During the recording of this album Lynch has been studying towards a PhD in Anthropology and Ethnomusicology at the University of Wisconsin-Madison. His exposure to different music and cultures as part of these studies has reflected back on his own music. There are peculiar arrangements and textures in the sound here that feel out of place in the wider context of his contemporaries. ‘Horse Chestnut’ chirps with reed instruments accompanied by a trotting bass-line illustrating a series of rolling hills, the chirps twisting into something more jagged as the piece continues. The title track begins with Lynch’s trademark guitar sound, a fractured series of chords that sound as though they’re fighting with each other before they’re joined by those reed instruments again, a keyboard hum bonding the instruments together. There’s a moment when it becomes a little Music for 18 Musicians, but shifts quickly when some tribal drums erupt and kick the song in an entirely different direction. A frequent discussion at The Liminal is why western music always looks within itself for influence and inspiration when there’s an entire world of undiscovered music that could change its direction. While Lynch certainly isn’t the first to look to more distant cultures for influences, and he hasn’t completely removed his American indie roots, this embracing of a more alien lexicon makes for a refreshing listen. [RH]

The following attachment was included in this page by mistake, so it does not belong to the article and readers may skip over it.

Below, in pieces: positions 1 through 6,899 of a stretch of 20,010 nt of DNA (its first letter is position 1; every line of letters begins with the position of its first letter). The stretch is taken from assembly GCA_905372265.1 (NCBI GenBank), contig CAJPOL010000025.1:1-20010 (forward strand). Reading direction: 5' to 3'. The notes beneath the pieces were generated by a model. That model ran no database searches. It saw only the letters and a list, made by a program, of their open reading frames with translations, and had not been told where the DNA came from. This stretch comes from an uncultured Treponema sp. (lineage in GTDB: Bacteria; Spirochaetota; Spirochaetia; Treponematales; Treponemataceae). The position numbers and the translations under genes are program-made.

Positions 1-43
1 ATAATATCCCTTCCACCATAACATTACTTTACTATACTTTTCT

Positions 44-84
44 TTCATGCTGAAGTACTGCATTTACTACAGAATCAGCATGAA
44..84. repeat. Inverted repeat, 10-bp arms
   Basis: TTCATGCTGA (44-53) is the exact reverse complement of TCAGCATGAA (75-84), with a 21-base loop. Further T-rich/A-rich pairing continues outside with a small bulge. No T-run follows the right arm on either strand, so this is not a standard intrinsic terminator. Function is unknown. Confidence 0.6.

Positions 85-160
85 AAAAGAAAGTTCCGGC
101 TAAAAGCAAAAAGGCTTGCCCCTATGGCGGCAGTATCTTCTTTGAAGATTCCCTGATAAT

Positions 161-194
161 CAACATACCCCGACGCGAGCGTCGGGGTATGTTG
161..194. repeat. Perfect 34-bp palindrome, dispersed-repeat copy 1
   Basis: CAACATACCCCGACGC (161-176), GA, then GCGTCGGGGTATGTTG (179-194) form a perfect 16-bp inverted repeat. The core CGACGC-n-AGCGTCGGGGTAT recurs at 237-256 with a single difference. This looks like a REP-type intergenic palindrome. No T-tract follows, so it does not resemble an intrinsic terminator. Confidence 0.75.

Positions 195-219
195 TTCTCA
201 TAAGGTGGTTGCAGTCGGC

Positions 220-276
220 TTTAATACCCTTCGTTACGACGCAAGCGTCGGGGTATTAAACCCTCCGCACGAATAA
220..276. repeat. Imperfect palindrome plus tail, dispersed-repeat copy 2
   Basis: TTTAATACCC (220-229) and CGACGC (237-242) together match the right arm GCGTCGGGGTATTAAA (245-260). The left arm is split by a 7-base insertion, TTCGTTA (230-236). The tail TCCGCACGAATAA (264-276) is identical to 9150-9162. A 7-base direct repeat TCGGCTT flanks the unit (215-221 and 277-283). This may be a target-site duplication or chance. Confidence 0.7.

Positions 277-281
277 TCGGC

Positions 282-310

Meadowlands – Tri-Coastal Horizons (ExoTapes)